8. Lack of Meaning and Purpose — A Sense of Emptiness
Most adolescents have not been supported or encouraged to explore their purpose for being on this planet. Middle school and high school would be a great time to foster this exploration.
It would be wonderful to support young people in exploring what their strengths or talents are and how they can use them to be of support and service to society. It also would be wonderful to support them in exploring the benefit of the challenges in their lives and how their purpose in life can arise from their pain or challenges.
Having a clear purpose can keep hope alive and help young people to hang in there during dark times until the light returns in their lives.
9. Being of Service — Action Leading to Empowerment
One of the best ways to enhance mental health is to be of service to others in need. A research study published in the Journal of Happiness Studies examined the data of 70,000 participants and found that people who volunteered once a month reported better mental health than those who volunteered less frequently or not at all. (See research information shared by the University of California – Berkley) When we are helping other people, it makes us feel good and boosts our mood and builds a sense of community and connection.
Some of my favorite moments as a teacher were connected to supporting my students in doing two service projects a year. The empathy and concern of children for protecting the environment or for helping those that were homeless or hungry was so inspiring and motivating to me. Watching my students passionately raise money for the service projects always gave me hope for the future.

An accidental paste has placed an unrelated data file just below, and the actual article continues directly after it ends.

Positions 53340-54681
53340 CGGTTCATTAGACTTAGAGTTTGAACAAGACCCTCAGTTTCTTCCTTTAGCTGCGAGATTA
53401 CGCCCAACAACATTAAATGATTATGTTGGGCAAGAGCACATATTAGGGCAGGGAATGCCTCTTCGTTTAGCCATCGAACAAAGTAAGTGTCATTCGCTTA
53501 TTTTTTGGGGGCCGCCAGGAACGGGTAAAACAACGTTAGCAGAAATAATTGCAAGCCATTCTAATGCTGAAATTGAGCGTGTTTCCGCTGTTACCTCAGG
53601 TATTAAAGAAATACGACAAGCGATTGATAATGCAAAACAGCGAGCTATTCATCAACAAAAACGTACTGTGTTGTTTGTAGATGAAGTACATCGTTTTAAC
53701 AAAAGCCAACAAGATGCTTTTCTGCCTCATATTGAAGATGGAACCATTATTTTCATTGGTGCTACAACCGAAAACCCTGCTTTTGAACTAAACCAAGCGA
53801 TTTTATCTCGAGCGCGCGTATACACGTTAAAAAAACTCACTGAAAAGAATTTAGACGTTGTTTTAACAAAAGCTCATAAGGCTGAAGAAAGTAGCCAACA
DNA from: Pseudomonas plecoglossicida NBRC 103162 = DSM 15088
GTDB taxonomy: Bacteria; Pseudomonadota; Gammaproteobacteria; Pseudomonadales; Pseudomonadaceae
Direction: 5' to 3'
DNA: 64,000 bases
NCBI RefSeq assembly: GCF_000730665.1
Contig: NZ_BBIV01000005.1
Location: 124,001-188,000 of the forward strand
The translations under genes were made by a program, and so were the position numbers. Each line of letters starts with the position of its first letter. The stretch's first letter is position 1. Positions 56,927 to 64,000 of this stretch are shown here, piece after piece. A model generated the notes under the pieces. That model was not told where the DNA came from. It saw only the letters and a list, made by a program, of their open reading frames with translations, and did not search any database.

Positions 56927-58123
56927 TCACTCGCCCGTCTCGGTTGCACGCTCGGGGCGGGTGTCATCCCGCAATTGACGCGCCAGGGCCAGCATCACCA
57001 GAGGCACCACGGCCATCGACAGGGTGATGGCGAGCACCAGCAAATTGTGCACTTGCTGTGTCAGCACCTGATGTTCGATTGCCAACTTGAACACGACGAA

Volunteering and/or doing a service project can help young people to see and experience the power that they have to make a difference in the world and make a difference in their communities. It is a very tangible and real experience that will encourage them to have hope even in dark times and to take action.
I was so inspired when I sat in on a meeting recently of middle school students whose after school club focused on educating other students about mental health. These students took their own challenges and used them as motivation to support other students in learning about mental health.
10. A Narrow Focus — Dependence on Medications
We definitely live in a world of putting band-aids on major emotional wounds and not addressing the underlying causes of mental health issues. We are living in such a fast-paced world where quick fixes seem like the only solutions. One of the quick fixes that is becoming a major form of treatment is taking a medication. A Psychology Today article, Are Children and Adolescents Overprescribed Psychiatric Medications? shared a survey from the Data Resource Center for Child and Adolescent Health reporting that 12.9 percent of 12- to 17-year-olds (1 in 8) are taking medications.
Medications for mental health issues can be complicated to find the right balance and dosage, and some of the medications can make depression and anxiety worse. There are often unpleasant side effects which can be tough for teenagers to experience.
When family doctors, pediatricians, and psychiatrists see young people who are dealing with depression and anxiety, they often will immediately put them on medications without exploring the root causes, like trauma, high sensitivity, digestive issues, diet, or other social or family issues that might be impacting the mental health of young people.
Medications for mental health can be extremely important, especially in times of crisis, but it is also important to take a wholistic approach which involves therapy, exercise, and diet.
What Can You Do?
If your child is going through very stressful life events or difficult times, seek out a qualified mental health professional who clicks with your child and support her in getting to her sessions. Suicidal ideation is a treatable mental condition, Be sure to also reach out for support and guidance for yourself from a qualified mental health professional. Talk to your child openly about emotions and create an environment where s(he) feels safe coming to you when they are feeling intense emotions and struggling in some way.
In Part 3 of this series (the final part), we will continue to explore the root causes of suicide and more ways that you can support your child in strengthening their mental health.